Yael Machtinger has an Honours BA and MA, and is currently a PhD Candidate in Socio-Legal Studies, at York University. Her Master’s Thesis is titled, 'Sounds of Silence: A Socio-Legal Exploration of Siruv Get and Iggun in Toronto'. Yael has been awarded the Ontario Graduate Scholarship twice, and most recently, the Social Sciences and Humanities Research Council Doctoral Fellowship. Yael’s Doctoral Dissertation focusing on religion and law, explores Jewish divorce (get) refusal in Toronto, New York and Montreal. Using both interviews and archival sources, Yael is contributing to the women’s historiography of marriage as well as examining the overlapping legal norms of Jewish and civil laws relying on socio-legal literatures dealing with religion, identity and culture, as well as gender and storytelling. Applying social theory, religious feminism and legal pluralism, Yael’s thesis examines narratives of being “chained” to a marriage. Yael was a Graduate Research Assistant, working on Modern Slavery and Forced Marriage projects with Annie Bunting and a Teaching Assistant at York University in the Law and Society Program, nominated for the Dean’s Award for Excellence in Teaching. Yael sat on the Socio-Legal Studies Admissions Committee, Hearing Committees for Graduate Studies Appeals and Academic Honesty, and most recently, on a Tenure Track Hiring Committee in the Law and Society Program. She is currently Treasurer of the Socio-Legal Studies Graduate Student’s Association and is a member of the Canadian Law and Society Association. She has presented papers at numerous academic conferences and panels. Most recently, she participated in the ‘Aguna Summit’ at New York University School of Law’s Tikvah Centre for Law and Jewish Civilization, an ‘expert’ summit on Jewish divorce refusal and possible civil and religious legal remedies with keynote speakers: Alan Dershowitz, Israel’s Minister of Justice Tzipi Livni, and Supreme Court Justice Dorit Beinish.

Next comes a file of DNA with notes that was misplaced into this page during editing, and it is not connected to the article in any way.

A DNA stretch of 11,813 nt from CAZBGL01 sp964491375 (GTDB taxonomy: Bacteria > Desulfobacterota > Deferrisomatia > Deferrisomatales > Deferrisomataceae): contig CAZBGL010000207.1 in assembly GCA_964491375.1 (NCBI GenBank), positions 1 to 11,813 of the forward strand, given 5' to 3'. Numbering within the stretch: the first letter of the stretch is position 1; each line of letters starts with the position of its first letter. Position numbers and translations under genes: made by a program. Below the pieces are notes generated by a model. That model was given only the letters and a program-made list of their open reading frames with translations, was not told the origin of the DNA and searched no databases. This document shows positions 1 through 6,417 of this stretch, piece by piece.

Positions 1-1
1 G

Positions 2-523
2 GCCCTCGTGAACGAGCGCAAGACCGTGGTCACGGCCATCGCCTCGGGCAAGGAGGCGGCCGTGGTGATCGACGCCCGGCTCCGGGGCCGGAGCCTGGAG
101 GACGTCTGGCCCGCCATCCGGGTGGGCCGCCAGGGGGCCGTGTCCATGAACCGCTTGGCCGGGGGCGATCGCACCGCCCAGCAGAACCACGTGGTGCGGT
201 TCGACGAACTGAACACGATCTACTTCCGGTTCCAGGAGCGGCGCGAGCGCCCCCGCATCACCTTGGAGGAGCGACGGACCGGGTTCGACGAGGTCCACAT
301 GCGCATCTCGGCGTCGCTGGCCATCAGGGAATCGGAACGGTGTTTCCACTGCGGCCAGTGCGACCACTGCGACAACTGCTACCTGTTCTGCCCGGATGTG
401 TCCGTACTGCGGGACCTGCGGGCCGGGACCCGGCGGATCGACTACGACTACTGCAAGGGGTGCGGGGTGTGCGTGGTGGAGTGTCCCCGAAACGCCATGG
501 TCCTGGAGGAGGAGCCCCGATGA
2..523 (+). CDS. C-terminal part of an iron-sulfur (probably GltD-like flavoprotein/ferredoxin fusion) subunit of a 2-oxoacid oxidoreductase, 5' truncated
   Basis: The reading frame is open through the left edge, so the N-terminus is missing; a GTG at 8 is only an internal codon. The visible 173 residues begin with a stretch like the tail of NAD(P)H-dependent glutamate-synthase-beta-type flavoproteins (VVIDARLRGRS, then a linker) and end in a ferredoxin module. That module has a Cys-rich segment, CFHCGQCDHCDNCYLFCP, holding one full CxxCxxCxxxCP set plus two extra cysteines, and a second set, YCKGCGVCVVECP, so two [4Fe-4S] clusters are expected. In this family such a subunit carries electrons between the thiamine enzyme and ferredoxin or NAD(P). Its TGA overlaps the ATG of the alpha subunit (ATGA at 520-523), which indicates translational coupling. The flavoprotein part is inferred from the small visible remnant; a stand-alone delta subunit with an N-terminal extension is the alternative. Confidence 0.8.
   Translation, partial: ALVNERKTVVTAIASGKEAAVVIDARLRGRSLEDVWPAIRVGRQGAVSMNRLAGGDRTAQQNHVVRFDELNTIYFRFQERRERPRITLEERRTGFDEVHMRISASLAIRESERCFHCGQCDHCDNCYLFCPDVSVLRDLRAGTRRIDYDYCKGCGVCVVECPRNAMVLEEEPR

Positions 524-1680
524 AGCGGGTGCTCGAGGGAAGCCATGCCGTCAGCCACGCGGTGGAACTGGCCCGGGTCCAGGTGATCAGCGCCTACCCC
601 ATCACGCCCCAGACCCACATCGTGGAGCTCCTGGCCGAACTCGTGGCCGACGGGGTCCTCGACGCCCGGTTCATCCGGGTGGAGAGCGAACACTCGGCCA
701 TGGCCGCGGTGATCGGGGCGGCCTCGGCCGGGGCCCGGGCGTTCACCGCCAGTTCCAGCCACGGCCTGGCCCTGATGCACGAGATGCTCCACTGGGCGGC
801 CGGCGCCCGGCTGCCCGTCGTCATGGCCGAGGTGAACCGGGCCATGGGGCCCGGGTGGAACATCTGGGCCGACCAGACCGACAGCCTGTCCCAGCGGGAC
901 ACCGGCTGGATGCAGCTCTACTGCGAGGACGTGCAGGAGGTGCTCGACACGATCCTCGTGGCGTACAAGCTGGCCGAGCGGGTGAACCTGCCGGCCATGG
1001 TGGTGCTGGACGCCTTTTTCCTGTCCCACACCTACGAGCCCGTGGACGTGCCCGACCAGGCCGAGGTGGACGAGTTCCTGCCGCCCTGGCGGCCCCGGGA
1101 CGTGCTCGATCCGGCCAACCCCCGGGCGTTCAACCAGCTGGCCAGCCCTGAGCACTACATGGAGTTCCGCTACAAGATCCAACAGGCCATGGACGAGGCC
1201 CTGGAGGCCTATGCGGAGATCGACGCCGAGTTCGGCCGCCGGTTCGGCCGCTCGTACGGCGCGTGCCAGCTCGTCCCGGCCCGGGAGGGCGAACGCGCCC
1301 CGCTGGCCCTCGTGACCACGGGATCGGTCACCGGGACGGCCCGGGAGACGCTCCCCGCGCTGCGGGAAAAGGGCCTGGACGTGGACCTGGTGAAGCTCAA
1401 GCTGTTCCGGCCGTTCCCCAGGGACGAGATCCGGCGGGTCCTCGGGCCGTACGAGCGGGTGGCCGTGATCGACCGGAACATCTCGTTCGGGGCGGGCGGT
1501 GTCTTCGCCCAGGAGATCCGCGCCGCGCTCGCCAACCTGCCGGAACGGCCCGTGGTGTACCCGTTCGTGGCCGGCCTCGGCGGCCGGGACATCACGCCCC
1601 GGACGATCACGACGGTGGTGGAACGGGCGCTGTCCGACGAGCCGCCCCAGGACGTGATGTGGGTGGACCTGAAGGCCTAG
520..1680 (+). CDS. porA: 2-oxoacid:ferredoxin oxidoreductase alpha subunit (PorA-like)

Fergus McDonnell is a commercial lawyer with Fasken Martineau with a focus on construction and infrastructure projects and procurement, including for the construction and mining industries. His experience includes: